Warner Music Group Stocks Climb in First Day of Trading - Rolling Stone
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Warner Music Group’s $15-Billion Day

WMG is once again a public company. On its first day of trading, shares closed at $30 a pop, giving the record company a $15 billion valuation

Lizzo, Good As HellLizzo, Good As Hell

Lizzo is signed to Warner Music Group's Atlantic Records.

Scott Roth/Invision/AP/Shutterstock

Warner Music Group’s much-awaited initial public offering finally hit the Nasdaq on Wednesday and enjoyed an immediate boost in price for its 77 million shares made available on the market — 7 million more than previously announced last week. WMG closed at $30.12 a share on its first day of trading, giving the music major a $15.3 billion market cap valuation.

Warner announced a $25 set price for its stocks Wednesday morning, and by opening, the company was selling at around $27 per share with stocks steadily climbing until the 4 p.m. ET close.

With the offering consisting entirely of secondary shares through Warner’s parent company Access Industries, Warner itself didn’t get much in the way of profit. But Access Industries head Len Blavatnik is getting a hefty return on investment for the major music company, having purchased WMG for $3.3 billion in 2011 before taking the company private.

Warner’s IPO was previously delayed over complications from the ongoing coronavirus pandemic, and the company also delayed its pricing yesterday amid an industry-wide protest against racial inequality. (Blackout Tuesday, started by Atlantic executive Jamila Thomas and Platoon executive Brianna Agyemang, was observed by Warner’s flagship labels Atlantic, Warner and Elektra, as well as the two other music majors Universal and Sony.) The music company’s IPO is the biggest U.S. new listing for 2020 so far.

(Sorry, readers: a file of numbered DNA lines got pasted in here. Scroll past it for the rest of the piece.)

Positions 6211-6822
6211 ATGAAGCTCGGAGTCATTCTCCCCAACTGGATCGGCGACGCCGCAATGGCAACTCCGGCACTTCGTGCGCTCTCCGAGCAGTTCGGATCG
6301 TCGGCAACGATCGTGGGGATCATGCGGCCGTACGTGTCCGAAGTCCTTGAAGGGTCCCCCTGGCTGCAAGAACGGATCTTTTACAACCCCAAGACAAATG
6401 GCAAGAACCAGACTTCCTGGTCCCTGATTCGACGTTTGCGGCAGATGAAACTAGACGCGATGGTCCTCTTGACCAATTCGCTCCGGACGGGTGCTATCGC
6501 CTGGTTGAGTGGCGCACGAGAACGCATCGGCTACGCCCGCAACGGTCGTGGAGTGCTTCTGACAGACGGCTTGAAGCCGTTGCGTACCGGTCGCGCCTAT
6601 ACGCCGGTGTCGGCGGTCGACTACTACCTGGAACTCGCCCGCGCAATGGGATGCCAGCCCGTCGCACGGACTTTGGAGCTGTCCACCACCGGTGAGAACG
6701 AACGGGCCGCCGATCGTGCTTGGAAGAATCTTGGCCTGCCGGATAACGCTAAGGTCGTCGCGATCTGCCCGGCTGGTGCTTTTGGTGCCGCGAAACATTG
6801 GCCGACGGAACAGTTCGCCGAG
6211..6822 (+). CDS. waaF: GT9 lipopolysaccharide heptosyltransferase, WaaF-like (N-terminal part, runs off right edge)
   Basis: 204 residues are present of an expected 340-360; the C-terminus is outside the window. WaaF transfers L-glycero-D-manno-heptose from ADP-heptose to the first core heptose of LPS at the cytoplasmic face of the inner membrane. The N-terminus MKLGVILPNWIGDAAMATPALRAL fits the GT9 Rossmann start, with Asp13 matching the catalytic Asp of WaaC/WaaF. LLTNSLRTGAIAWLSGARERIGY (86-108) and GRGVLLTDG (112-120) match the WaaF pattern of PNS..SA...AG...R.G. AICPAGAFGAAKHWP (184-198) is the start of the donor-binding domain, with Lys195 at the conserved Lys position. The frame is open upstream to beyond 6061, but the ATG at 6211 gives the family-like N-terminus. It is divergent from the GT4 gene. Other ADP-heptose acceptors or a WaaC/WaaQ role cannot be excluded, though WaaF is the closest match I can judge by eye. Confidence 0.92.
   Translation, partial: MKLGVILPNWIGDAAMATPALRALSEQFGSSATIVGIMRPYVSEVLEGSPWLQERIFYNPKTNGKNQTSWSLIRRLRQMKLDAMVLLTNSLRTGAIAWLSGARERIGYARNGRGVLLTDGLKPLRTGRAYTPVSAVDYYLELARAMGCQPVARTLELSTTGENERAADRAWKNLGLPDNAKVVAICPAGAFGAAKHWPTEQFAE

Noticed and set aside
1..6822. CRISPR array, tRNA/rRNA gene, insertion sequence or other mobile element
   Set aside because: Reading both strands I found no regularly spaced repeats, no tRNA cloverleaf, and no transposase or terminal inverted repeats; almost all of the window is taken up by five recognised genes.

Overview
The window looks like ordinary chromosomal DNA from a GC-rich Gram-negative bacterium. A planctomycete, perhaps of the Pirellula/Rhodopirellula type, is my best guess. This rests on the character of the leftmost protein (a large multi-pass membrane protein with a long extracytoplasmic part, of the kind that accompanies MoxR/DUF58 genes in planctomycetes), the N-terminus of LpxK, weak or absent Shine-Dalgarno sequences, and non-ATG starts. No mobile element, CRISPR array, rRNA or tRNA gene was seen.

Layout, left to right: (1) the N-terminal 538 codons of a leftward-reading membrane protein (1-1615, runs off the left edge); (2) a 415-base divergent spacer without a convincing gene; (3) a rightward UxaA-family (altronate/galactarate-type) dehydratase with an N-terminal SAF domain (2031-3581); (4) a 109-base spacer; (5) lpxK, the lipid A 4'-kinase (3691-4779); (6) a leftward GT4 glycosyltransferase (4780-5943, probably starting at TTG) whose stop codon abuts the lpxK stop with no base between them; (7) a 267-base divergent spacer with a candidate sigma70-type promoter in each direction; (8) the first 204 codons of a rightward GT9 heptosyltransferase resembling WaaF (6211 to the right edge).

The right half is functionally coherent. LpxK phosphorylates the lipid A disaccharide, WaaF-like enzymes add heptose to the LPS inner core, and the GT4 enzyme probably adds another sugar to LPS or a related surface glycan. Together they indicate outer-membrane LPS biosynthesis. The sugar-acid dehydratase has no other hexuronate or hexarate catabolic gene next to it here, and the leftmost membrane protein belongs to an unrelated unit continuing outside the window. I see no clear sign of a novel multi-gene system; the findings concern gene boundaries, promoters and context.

While this is the company’s second foray into the public market, Warner enjoyed a stronger opening on Wednesday than from its last IPO in 2005, when shares dipped to $16.40 from a $17 pre-opening pricing.

The record industry at large has been revitalized as tech giants like Spotify and Apple Music have turned the download-and-piracy era into a more sustainable streaming model. Streaming made up 80% of the recorded music business’s revenue in 2019, according to the Recording Industry Association of America. And according to Warner Music Group’s IPO prospects, Apple Music and Spotify alone accounted for 27% of WMG’s total revenues last year.

In This Article: Warner Music Group


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